“What a fool! How can anyone be that stupid? What a great laugh we’ll have as we expose his faults!” These are not the sentiments of Christian discipleship: despising others and publishing their faults abroad. The happiness that we experience in reviling others is not based on a love of the good, but rather an amusement with evil. Whether or not your neighbor is a fool: that is as may be. What is of greater heft, however, is facing your own inadequacies, your own shortcomings, your own sins. This is the wisdom of Deuteronomy chapter 9. “We have sinned, been wicked and done evil.” It does not say “that politician has sinned, that celebrity has been wicked, and my neighbor has done evil.” It says that we have sinned, we have been wicked, and we have done evil.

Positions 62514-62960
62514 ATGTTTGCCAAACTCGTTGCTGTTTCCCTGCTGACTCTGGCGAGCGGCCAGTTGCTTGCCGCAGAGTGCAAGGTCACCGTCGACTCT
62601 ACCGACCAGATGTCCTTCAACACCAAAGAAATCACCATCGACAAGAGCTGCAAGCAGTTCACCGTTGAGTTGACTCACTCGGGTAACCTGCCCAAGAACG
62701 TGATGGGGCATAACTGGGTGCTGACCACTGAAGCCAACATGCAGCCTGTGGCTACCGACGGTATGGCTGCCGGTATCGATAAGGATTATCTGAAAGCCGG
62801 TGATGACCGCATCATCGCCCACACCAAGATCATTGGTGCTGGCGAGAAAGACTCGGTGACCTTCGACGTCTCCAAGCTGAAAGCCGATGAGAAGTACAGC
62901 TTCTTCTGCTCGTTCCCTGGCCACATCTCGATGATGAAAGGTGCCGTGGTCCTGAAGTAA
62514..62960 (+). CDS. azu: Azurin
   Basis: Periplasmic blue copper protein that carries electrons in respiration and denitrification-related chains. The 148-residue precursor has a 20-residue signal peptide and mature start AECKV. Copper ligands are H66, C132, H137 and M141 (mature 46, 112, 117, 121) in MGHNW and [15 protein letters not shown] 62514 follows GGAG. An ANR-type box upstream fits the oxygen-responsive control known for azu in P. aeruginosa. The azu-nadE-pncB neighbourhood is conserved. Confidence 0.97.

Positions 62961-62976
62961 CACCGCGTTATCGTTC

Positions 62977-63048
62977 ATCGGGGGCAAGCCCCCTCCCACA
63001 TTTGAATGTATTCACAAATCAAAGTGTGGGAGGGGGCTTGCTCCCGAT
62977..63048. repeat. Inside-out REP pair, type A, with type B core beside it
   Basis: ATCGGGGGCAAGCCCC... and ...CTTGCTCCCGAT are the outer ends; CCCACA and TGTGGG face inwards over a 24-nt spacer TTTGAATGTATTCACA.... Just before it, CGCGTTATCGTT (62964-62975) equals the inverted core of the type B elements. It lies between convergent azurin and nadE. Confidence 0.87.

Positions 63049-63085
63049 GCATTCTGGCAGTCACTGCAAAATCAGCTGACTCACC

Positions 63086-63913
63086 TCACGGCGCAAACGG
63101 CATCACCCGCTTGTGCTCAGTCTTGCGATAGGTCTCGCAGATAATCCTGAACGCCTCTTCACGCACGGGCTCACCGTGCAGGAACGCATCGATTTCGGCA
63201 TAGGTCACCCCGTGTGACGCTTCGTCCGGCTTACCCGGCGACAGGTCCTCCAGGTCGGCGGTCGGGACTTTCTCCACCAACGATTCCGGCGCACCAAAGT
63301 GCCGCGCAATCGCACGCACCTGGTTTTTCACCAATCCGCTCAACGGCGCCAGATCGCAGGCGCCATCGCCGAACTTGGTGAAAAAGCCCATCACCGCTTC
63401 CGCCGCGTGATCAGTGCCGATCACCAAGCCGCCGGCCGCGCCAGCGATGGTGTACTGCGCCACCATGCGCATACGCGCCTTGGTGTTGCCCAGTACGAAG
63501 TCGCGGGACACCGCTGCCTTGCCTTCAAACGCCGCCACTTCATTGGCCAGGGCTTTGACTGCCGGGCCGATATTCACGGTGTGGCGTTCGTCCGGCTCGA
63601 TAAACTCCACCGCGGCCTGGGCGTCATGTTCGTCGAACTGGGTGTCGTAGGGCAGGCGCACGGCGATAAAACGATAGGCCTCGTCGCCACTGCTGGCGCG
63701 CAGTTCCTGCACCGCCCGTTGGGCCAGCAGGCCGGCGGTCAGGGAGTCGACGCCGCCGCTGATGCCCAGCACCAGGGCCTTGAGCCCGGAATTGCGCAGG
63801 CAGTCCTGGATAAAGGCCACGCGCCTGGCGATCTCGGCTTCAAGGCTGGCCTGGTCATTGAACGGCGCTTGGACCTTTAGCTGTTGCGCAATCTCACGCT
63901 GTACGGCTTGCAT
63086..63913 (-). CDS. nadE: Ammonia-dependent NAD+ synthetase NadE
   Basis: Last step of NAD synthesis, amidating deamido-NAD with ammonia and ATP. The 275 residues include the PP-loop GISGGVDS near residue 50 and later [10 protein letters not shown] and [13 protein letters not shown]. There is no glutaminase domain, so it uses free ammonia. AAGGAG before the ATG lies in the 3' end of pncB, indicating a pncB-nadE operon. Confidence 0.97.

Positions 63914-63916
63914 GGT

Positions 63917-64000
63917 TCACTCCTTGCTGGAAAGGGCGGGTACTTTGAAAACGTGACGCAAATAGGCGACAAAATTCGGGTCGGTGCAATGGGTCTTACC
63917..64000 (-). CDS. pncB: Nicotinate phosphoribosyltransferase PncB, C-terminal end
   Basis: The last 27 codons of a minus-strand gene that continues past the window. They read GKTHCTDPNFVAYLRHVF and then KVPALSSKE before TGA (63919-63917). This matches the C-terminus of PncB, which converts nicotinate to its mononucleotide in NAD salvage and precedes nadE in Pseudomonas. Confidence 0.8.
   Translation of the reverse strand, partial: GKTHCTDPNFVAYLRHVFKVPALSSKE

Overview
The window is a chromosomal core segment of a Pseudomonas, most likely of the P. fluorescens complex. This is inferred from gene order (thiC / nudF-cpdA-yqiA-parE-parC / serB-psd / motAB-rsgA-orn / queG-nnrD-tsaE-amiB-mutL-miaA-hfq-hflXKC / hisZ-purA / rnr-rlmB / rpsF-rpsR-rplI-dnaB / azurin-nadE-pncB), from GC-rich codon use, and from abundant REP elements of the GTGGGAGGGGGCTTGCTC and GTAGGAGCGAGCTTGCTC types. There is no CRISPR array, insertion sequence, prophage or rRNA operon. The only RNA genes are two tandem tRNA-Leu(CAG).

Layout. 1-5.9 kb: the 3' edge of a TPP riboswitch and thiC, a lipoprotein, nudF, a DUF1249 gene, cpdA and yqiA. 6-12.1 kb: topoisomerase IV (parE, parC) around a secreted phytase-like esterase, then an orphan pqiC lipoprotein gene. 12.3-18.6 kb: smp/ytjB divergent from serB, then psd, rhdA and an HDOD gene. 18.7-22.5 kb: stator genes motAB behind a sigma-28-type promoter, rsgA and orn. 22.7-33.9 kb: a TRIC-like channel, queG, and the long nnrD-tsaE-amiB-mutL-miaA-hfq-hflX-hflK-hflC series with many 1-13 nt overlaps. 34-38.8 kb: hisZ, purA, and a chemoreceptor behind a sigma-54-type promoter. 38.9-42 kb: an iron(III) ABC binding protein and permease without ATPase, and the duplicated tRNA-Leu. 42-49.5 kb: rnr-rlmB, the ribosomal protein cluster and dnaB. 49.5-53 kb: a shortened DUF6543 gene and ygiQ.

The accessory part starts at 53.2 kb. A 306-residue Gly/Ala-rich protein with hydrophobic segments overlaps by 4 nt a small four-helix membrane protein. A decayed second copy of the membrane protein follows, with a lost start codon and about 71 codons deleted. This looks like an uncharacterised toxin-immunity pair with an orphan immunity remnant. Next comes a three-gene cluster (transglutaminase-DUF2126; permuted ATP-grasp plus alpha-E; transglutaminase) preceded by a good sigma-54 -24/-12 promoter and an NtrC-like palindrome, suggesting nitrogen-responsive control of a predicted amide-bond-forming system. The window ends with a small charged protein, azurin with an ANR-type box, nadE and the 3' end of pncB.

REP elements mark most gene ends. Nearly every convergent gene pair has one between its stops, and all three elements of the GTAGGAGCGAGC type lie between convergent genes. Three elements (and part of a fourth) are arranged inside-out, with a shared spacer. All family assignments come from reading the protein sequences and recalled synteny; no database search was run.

As much as a worldly person foster friendships with those who join him in reviling others and ridiculing them, should not a spiritual person foster friendships that support him in confronting the evil in her own life? The truest company of such friends is none other than the one Church founded by Jesus Christ. Saint Paul said, in his first letter to Timothy: “Christ Jesus came into the world to save sinners. Of these I am the foremost.” Can you stand beside that great saint in your prayer, and tell him he is not alone?